Sometimes the things that help us look our best actually need cleaning themselves. Take irons, for example. When they get clogged from the mineral residue left behind from water, they can splatter gunk all over your outfit. (Talk about a frustrating moment when you have to rewash a garment because of splatter.)
So how do you know if your iron needs descaling in the first place? Does it sputter when in steam mode? Do you see any chalky bits of material or stains that appear on your clothes while ironing? If you look at the metal or ceramic soleplate, can you see any clogged holes?
If you’re wondering how to clean an iron, don’t worry — it’s super easy. Just follow these steps.
Before cleaning an iron, be sure it’s cool, unplugged and that the water receptacle is empty. Avoid using hard chemicals and abrasives, which can damage the soleplate and leave behind scratches. If you still have the manufacturer’s instructions, give them a quick read to see if specific cleaning directions are provided. Be cautious of using scouring pads, which can damage the soleplate. Non-scratch pads or towels are best.
Old Toothbrush And Dish Detergent Method
Using a soft old toothbrush, add a few drops of dish detergent and rub the brush along the soleplate holes. Use a damp paper towel to remove the soap and debris. If you don’t have an old toothbrush on hand, reach for a clean cotton swab or pipe cleaner instead.
Try Using White Vinegar
To clean an iron using only a cloth and distilled white vinegar, simply dampen a clean rag with the vinegar and wipe it across the holes. If that doesn’t do the trick, lay the iron (soleplate down) on top of a rag that’s been soaked in vinegar for 15 minutes. This should be enough time to loosen the residue, allowing you to easily wipe it away with a fresh towel.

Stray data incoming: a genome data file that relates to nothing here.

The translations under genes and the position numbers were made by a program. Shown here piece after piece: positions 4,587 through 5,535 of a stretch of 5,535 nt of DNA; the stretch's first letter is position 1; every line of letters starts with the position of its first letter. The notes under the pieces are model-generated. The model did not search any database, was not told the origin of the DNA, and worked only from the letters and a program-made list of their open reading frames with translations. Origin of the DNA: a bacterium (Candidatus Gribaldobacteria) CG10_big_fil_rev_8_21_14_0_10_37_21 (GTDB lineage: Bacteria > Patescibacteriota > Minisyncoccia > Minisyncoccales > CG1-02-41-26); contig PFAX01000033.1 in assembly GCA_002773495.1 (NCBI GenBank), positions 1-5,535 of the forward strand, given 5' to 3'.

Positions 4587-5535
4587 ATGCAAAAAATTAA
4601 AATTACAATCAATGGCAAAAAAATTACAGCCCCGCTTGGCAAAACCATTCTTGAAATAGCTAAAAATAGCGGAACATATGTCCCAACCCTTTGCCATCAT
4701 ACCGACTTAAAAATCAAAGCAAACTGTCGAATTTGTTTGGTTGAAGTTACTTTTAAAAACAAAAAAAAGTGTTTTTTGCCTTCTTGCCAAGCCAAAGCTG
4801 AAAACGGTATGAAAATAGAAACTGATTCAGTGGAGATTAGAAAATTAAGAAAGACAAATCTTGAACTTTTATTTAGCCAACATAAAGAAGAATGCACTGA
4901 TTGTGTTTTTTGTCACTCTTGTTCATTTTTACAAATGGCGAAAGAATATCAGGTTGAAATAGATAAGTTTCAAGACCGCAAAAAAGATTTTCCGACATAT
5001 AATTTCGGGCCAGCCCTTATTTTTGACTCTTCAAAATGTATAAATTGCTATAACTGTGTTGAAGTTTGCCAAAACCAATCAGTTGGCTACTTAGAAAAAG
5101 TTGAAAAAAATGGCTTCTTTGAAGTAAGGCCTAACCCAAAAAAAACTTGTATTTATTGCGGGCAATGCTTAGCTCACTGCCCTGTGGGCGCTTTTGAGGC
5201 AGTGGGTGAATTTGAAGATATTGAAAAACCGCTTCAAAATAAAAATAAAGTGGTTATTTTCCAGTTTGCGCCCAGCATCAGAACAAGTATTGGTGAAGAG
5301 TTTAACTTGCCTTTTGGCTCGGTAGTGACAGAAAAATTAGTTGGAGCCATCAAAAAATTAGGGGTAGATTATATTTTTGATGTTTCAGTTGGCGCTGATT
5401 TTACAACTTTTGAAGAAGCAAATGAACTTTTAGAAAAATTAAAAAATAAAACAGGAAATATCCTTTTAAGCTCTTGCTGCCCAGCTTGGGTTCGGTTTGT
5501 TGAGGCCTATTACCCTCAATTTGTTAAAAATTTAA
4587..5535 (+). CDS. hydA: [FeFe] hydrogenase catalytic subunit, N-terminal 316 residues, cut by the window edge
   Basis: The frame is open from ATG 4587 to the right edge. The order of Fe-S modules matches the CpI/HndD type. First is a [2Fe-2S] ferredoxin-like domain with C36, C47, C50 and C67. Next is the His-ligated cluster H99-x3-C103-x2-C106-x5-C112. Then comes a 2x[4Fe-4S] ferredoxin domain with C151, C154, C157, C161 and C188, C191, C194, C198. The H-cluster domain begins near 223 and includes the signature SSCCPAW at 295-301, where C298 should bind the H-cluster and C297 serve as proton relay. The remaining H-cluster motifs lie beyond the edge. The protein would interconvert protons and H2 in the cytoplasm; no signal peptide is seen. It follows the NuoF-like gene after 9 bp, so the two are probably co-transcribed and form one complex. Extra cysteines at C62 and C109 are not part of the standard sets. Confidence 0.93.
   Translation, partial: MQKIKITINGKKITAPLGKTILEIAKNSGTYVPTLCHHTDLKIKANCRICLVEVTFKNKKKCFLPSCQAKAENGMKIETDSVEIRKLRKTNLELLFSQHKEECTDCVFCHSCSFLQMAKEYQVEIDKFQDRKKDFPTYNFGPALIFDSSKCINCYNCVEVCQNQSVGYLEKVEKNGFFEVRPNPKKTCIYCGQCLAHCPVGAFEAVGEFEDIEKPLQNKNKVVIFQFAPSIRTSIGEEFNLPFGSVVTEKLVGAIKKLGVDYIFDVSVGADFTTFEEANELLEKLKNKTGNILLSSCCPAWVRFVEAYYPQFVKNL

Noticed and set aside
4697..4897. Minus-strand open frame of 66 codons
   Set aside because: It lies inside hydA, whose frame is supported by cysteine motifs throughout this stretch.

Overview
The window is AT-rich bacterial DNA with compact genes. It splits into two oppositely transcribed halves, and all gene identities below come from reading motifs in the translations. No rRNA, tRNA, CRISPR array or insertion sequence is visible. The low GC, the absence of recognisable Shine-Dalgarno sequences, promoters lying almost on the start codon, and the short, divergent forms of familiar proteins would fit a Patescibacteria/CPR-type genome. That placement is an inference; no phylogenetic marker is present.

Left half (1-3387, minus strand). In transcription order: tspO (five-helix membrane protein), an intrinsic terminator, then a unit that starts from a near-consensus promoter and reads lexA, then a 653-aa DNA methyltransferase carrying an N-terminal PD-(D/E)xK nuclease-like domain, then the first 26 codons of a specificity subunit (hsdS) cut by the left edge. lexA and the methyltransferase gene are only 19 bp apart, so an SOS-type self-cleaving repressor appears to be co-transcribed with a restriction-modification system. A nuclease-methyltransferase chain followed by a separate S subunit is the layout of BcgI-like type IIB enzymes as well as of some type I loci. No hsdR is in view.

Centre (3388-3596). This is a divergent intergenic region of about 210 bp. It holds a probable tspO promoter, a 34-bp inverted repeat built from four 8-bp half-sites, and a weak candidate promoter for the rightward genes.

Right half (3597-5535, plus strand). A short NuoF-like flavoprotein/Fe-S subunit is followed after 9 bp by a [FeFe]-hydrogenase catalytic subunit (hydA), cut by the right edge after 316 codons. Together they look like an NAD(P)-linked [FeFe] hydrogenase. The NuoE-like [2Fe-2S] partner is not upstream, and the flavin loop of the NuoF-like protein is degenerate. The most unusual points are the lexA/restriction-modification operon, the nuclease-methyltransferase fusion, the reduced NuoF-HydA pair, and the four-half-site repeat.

Reach For A Magic Eraser
Did you know that a Magic Eraser sponge can also wipe away hard water spots from your iron? Just dampen the sponge and remove the grime.
DIY Formula For Caked-on Gunk
- Baking soda
- rags (large and small)
For a gentle paste you can probably make on the fly with ingredients already on hand, mix 1 tablespoon of water with 2 tablespoons of baking soda. Using a small clean rag (or your fingers), carefully wipe the mixture onto the soleplate. Slowly remove the paste with a damp rag. Then add water to the reservoir, plug the iron in and set it to steam. Iron a clean, dry towel and press the steam button several times to ensure the steam holes have been thoroughly cleaned.
After cleaning, your iron should glide across your clothes rather than tug.
Now that you know how to clean an iron, it’s a good idea to descale it every month. If you only use your iron now and then, you’ll only need to demineralize it every few months. The more you stay on top of cleaning it, the less likely you’ll end up needing to rewash something due to caked-on mineral residue.